The results of new, additional DNA testing in the Hank Skinner case demonstrates he is innocent of the multiple murders in the Panhandle that sent Skinner to the row in 1995, defense lawyers argue in new court filings.
Skinner was sentenced to die for the New Year's Eve 1993 murders of his longtime girlfriend Twila Busby and her two grown sons in the Pampa home they shared. Skinner has maintained he is innocent of the crime, saying he was passed out on booze and drugs and that when he came to he found the family slaughtered. That's why previous DNA testing – reported in November 2012 by the state – revealed his profile in blood found on a dresser, door frame, multiple doorknobs, a comforter, and a tennis shoe in the home, his lawyers, including Rob Owen from the University of Texas Capital Punishment Clinic, argue. Notably, in that round of testing an unknown male DNA profile was found on a knife believed to be used in the crime, found on the front porch of the home and on carpeting in the bedroom Busby's sons shared.
This newest round of testing, conducted on a series of hairs found clutched in Busby's hand, reveal that one belongs to Skinner, but also that at least two hairs belong to someone related to Busby, even though a visual analysis by the Texas Department of Public Safety concluded that they did not belong to Busby or either of her sons. That is significant, Skinner's lawyers say, because it suggests that an alternate theory of the crime long floated by Skinner's defense may in fact be key to solving the crime. According to Skinner's defense, Busby's uncle, Robert Donnell (now deceased), had been stalking Busby and making sexual advances toward her at a party the night she died. Indeed, a windbreaker stained by blood that was found at the crime scene was tied to Donnell, known to be violent; that windbreaker has never been tested. In fact, that crucial piece of evidence has simply disappeared and no one in law enforcement seems to know what has become of it.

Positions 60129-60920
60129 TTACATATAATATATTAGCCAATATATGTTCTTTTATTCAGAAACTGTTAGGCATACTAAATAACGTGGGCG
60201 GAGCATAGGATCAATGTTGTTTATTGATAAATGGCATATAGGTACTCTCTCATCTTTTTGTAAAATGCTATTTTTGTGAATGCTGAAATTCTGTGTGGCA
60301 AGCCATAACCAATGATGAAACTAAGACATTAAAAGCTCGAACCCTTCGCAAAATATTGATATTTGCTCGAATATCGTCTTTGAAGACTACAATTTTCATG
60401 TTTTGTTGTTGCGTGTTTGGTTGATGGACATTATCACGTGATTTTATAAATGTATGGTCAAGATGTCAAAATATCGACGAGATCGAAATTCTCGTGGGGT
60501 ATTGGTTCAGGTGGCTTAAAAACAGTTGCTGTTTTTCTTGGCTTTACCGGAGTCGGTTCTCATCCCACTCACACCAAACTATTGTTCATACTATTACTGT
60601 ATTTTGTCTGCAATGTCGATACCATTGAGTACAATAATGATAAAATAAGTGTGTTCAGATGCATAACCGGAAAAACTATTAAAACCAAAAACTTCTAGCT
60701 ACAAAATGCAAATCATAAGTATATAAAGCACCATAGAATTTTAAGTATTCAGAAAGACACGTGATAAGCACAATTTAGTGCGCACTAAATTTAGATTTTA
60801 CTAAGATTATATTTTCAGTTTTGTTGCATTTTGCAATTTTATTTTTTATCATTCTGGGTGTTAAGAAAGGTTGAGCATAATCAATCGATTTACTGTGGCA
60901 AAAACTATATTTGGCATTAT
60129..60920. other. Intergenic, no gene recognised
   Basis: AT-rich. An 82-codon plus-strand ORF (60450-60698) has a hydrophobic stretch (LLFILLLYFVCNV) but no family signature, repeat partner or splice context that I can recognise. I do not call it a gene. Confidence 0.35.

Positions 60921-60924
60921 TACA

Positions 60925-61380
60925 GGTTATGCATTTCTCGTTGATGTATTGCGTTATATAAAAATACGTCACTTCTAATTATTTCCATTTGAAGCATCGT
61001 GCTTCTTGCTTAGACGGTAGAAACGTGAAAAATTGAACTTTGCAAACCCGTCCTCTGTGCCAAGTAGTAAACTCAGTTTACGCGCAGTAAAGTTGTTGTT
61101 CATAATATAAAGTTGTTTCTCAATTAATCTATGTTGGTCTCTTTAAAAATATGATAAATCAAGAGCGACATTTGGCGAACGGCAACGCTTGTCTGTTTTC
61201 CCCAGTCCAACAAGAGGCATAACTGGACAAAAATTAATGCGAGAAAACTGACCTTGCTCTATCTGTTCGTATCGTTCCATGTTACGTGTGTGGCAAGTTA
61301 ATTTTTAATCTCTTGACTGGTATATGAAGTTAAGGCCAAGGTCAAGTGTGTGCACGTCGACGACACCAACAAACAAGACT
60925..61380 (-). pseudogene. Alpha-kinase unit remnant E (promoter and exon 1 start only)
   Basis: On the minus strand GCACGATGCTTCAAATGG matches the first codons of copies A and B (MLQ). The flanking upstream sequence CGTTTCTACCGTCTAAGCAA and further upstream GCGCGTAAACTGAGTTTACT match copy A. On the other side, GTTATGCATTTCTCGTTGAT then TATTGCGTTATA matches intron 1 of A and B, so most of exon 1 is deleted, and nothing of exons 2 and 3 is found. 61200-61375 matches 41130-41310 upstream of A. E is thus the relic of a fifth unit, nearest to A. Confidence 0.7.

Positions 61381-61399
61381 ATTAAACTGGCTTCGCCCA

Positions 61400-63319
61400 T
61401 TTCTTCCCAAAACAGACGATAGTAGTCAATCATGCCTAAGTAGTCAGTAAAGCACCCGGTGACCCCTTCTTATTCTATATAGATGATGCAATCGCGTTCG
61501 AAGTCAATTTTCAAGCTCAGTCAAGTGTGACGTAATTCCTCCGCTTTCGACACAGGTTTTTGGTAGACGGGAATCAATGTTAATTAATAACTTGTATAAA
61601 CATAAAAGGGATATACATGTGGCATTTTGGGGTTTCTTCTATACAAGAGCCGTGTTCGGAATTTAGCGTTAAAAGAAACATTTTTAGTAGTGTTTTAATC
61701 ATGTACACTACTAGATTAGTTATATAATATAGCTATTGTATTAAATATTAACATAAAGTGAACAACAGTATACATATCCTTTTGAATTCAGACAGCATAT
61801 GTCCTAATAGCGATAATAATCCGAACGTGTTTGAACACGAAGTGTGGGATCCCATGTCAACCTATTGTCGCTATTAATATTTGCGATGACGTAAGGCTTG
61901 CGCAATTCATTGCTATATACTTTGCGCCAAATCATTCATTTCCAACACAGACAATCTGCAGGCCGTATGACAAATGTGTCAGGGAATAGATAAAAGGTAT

Moreover, the lawyers note in a DNA-testing update "advisory" to the Gray County district court filed last week, police noted that Donnell showed "absolutely no emotion when informed by police that his niece and her two sons had been murdered," and two days after the murder Donnell was seen "frantically ... scrubbing his old pickup truck down to the metal floorboards with an astringent cleaner." Those crucial details combined with both the older and this new DNA evidence, taken from hairs at the scene, cast grave doubts on his guilt – "the doubts about Mr. Skinner's guilt are far too weighty to allow his execution to proceed," reads the court filing.
The new evidence has not swayed the A.G.'s office, which is resolute in its certainty that Skinner is responsible for Busby's and her sons' deaths. Indeed, the latest DNA testing again puts Skinner at the scene. "The new round of testing does nothing to vindicate Hank Skinner in the murder of Twila Busby," said Jerry Strickland, communications director for A.G. Greg Abbott.
All that's been accomplished, he said, is delayed justice for Busby and her family. Indeed, what has become lengthy post-conviction wrangling over DNA in this case is "the reason" why the A.G.'s office supported passage of a new law that would require DNA testing of evidence in capital cases to be performed before trial "instead of continuing to delay justice," he said.
Texas' execution schedule is on a hiatus until Sept. 19, when the first of the remaining five dates with death scheduled for 2013 takes place (Robert Garza is slated to die that day). How exactly the state will get through the remaining 2013 dates is unclear. The Texas Department of Criminal Justice says its remaining stock of pentobarbital expires in September, but the agency will not say how many doses are left or what it will do when the drugs on hand run out.
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